Although the Dodgers haven't given up when things have looked bad for them this year, nothing has looked this bad. During this series, the Phillies have dominated the Dodgers' pitchers. The Dodgers' strength during the season had been their bullpen. In this series, two of their most consistent relievers, George Sherrill and Broxton, have allowed five runs in games that the Dodgers could have won if their relievers could have quieted the Phillies.
Yes, the Dodgers could have scored more, possibly giving their pitchers more room for error. However, they have faced two former Cy Young Award winners in Pedro Martinez and Cliff Lee, and both were dominating. I don't think any team could have scored much against them.
Manny Ramirez hasn't done much in this series, and this has hurt the Dodgers. He usually has risen to the occasion during his long career, and the Dodgers counted on his usual stellar performance during the playoffs. In this series, he has been chasing pitches out of the strike zone, setting a bad example for his young teammates. It looks like he wants to be a hero, and he doesn't have that ability anymore. If he could play his game without worrying about his old power, the Dodgers would be better off.
Going into the series, the Dodgers had a good idea that Andre Ethier would be challenged because he doesn't like to hit against left-handers. The Phillies' pitching staff mostly has left-handed starters. Ethier has struggled. However, he has contributed to the offense.
Although the Dodgers haven't hit well with runners in scoring position during this series, Monday night they did. Hopefully on Wednesday, they will again.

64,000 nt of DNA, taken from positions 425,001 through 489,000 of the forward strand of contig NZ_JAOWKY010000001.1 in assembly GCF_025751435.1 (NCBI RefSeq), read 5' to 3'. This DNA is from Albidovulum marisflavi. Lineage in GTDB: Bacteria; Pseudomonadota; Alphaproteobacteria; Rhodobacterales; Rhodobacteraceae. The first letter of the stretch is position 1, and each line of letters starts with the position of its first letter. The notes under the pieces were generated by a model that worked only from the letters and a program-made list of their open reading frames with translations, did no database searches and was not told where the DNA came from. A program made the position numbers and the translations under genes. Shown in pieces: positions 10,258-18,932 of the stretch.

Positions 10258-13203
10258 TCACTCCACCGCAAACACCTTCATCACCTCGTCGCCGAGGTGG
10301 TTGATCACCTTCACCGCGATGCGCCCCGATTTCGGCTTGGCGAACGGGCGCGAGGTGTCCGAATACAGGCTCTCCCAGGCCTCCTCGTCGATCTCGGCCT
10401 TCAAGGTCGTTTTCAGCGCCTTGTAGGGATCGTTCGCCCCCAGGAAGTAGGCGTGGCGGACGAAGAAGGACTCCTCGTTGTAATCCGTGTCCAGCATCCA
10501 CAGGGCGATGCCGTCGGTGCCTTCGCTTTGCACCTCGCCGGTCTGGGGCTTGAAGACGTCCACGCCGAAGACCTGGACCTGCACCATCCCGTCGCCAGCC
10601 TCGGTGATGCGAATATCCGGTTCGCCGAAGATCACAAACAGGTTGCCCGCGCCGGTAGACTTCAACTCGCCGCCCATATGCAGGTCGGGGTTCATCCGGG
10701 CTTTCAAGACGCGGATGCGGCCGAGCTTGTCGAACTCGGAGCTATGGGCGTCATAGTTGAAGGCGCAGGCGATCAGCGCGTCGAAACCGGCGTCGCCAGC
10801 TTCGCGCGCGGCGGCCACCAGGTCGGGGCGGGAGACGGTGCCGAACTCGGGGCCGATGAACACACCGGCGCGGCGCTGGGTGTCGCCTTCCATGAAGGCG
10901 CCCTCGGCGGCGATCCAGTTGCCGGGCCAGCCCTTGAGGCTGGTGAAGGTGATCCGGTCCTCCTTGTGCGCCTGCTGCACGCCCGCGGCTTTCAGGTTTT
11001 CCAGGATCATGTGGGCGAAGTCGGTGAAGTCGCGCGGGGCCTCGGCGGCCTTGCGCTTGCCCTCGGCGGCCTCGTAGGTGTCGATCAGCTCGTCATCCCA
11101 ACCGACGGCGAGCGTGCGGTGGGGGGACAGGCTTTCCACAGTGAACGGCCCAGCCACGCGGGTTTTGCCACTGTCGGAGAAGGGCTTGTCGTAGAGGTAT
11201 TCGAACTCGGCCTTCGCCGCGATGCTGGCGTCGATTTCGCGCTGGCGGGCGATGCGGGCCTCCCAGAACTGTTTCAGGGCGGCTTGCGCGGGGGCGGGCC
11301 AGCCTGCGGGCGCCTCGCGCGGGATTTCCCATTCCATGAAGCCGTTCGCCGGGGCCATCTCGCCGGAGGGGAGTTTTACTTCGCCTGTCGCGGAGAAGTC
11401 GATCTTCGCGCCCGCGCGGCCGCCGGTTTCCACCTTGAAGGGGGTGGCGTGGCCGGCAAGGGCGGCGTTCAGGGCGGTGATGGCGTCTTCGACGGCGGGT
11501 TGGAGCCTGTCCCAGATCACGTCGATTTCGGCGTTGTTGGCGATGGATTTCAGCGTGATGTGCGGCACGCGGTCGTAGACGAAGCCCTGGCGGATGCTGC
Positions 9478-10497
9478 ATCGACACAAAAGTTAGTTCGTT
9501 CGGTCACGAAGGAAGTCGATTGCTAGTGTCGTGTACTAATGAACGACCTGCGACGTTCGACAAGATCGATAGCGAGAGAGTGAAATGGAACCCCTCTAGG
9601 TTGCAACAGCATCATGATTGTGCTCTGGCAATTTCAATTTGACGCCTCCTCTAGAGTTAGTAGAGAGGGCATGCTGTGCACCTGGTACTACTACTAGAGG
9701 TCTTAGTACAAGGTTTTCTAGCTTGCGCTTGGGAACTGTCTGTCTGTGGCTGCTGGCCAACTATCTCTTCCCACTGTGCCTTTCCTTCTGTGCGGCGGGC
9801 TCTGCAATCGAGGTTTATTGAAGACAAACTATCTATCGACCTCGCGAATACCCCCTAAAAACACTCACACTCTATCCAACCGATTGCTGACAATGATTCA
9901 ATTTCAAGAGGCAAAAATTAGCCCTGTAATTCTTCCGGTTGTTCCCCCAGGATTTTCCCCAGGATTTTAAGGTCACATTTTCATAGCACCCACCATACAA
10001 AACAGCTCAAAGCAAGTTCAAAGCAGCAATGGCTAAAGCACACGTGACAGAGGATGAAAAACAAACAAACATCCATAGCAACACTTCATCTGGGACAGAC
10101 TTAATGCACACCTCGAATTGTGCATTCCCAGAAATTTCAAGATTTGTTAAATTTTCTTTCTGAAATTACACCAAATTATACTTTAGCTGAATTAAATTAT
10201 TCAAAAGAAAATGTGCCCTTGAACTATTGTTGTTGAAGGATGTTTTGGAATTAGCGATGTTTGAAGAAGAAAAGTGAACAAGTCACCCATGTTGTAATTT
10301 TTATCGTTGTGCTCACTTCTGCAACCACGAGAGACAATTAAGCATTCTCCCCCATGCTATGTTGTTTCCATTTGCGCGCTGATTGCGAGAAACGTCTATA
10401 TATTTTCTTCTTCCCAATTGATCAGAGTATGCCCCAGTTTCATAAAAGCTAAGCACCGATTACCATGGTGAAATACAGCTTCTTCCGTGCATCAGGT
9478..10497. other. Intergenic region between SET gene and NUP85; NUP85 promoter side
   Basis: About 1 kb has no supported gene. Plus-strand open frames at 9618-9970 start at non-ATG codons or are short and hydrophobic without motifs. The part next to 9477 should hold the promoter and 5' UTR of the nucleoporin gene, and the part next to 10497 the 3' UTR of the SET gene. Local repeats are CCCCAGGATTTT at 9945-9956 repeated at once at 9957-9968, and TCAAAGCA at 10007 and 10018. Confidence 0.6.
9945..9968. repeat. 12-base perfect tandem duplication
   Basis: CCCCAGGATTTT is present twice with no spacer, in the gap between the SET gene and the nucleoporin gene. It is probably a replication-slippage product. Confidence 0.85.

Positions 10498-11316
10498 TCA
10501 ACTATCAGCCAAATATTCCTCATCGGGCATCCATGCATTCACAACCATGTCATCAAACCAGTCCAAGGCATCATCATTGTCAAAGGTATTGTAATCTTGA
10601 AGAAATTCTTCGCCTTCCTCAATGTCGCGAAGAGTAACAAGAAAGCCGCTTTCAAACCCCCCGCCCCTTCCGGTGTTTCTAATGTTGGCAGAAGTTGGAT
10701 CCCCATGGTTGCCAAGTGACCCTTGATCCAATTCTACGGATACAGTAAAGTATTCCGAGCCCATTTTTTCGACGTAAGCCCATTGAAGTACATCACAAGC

The Dodgers have had problems with their starting rotation throughout the year. I felt funny writing about those problems when they had the best pitching in the National League. However, I could see them losing in the playoffs with their poor pitching.
During the National League Championship Series, the Dodgers received two great starting pitching performances. Vicente Padilla was splendid in his 7 1/3 innings on Friday, and that game is the game that the Dodgers won. Randy Wolf, despite allowing a two-run homer in the first, gave the Dodgers what they needed to win in Game 4, and their offense supported his gallant effort. Clayton Kershaw just had nerves, typical for a 21-year-old kid making his second start in the playoffs. Hiroki Kuroda had not pitched in the Major Leagues since Sept. 28, when he didn't pitch well at all against the Pittsburgh Pirates.
If Joe Torre had more confidence in Chad Billingsley or Jon Garland to start in the playoffs, the results might have been different, but baseball is always filled with "what ifs."
This year, the Dodgers have captured their fans' imaginations with their incredible ability to come back when it looks improbable. They must do it again. During the postseason, the Dodgers haven't committed an error, and this must continue. Padilla, the starter for Game 5, needs to repeat his stellar performance from Friday. The Dodgers must hit and score often to take the loud and enthusiastic Philadelphia crowd out of the game. If they can do this, the NLCS will move back to Los Angeles, where they will get encouragement from their fans. If they can't, for the second consecutive year, the Phillies will eliminate the Dodgers from the playoffs, and that will leave a bad taste.
I think the Dodgers can win Game 5.
Sarah D. Morris is the editor of Sarah's Dodger Place. This story was not subject to the approval of Major League Baseball or its clubs.